Most vertebrate animals produce optokinetic nystagmus in response to rotation of their visual surround. Nystagmus consists of an alternation of slowphase eye rotations, which follow the surround, and fast-phase eye rotations, which quickly reset eye position. The time intervals between fast phases vary stochastically, even during optokinetic nystagmus produced by constant velocity rotation of a uniform surround. The inter-fast-phase interval distribution has a long tail, and intervals that are long relative to the mode become even more likely as constant surround velocity is decreased. This paper provides insight into fast-phase timing by showing that the process of fast-phase generation during constant velocity optokinetic nystagmus is analogous to a random walk with drift toward a threshold. Neurophysiologically, the output of vestibular nucleus neurons, which drive the slow phase, would approximate a random walk with drift because they integrate the noisy, constant surround velocity signal they receive from the visual system. Burst neurons, which fire a burst to drive the fast phase and reset the slow phase, are brought to threshold by the vestibular nucleus neurons. Such a nystagmic process produces stochastically varying inter-fastphase intervals, and long intervals emerge naturally because, as drift rate (related to surround velocity) decreases, it becomes more likely that any random walk can meander for a long time before it crosses the threshold. The theoretical probability density function of the first threshold crossing times of random walks with drift is known to be that of an inverse Gaussian distribution. This probability density function describes well the distributions of the intervals between fast phases that were either determined experimentally, or simulated using a neurophysiologically plausible neural network model of fast-phase generation, during constant velocity optokinetic nystagmus.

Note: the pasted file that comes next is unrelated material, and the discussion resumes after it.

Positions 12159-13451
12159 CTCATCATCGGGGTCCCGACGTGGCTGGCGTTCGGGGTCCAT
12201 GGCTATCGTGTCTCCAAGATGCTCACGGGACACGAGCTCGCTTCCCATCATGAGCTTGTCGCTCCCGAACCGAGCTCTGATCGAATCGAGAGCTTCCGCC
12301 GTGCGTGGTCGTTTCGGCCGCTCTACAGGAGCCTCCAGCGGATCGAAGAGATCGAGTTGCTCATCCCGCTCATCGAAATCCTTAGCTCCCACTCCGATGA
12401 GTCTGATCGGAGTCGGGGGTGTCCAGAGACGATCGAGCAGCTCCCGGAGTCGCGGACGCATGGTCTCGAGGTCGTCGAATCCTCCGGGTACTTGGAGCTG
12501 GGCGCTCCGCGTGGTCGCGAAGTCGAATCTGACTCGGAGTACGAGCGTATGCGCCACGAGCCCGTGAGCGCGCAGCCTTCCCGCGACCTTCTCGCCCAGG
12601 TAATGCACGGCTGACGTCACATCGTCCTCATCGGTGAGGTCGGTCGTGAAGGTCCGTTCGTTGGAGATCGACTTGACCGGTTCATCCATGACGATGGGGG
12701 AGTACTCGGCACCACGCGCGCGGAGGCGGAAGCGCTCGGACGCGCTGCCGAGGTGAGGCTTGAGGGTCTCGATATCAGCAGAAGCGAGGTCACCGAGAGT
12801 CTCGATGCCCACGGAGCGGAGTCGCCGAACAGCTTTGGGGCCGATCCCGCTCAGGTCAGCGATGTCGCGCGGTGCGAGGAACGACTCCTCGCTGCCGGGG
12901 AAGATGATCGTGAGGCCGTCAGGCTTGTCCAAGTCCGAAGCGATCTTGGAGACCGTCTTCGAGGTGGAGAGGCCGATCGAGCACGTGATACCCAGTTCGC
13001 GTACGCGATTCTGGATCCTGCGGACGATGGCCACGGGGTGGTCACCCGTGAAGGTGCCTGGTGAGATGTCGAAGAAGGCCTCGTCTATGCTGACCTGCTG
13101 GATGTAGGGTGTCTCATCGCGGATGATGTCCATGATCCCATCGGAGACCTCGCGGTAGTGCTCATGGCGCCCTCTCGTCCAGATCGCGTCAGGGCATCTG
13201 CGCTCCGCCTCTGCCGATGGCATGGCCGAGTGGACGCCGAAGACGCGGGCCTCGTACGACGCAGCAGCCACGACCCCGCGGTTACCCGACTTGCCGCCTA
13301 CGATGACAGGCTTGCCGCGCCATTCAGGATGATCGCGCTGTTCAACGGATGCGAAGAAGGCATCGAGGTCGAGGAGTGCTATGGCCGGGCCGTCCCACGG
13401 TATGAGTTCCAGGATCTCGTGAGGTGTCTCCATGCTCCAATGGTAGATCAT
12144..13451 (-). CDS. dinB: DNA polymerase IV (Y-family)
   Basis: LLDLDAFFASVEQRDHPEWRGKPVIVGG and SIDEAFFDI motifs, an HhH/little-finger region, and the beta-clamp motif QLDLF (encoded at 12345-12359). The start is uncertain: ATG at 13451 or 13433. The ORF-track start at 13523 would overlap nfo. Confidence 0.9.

ASJC Scopus subject areas
- General Computer Science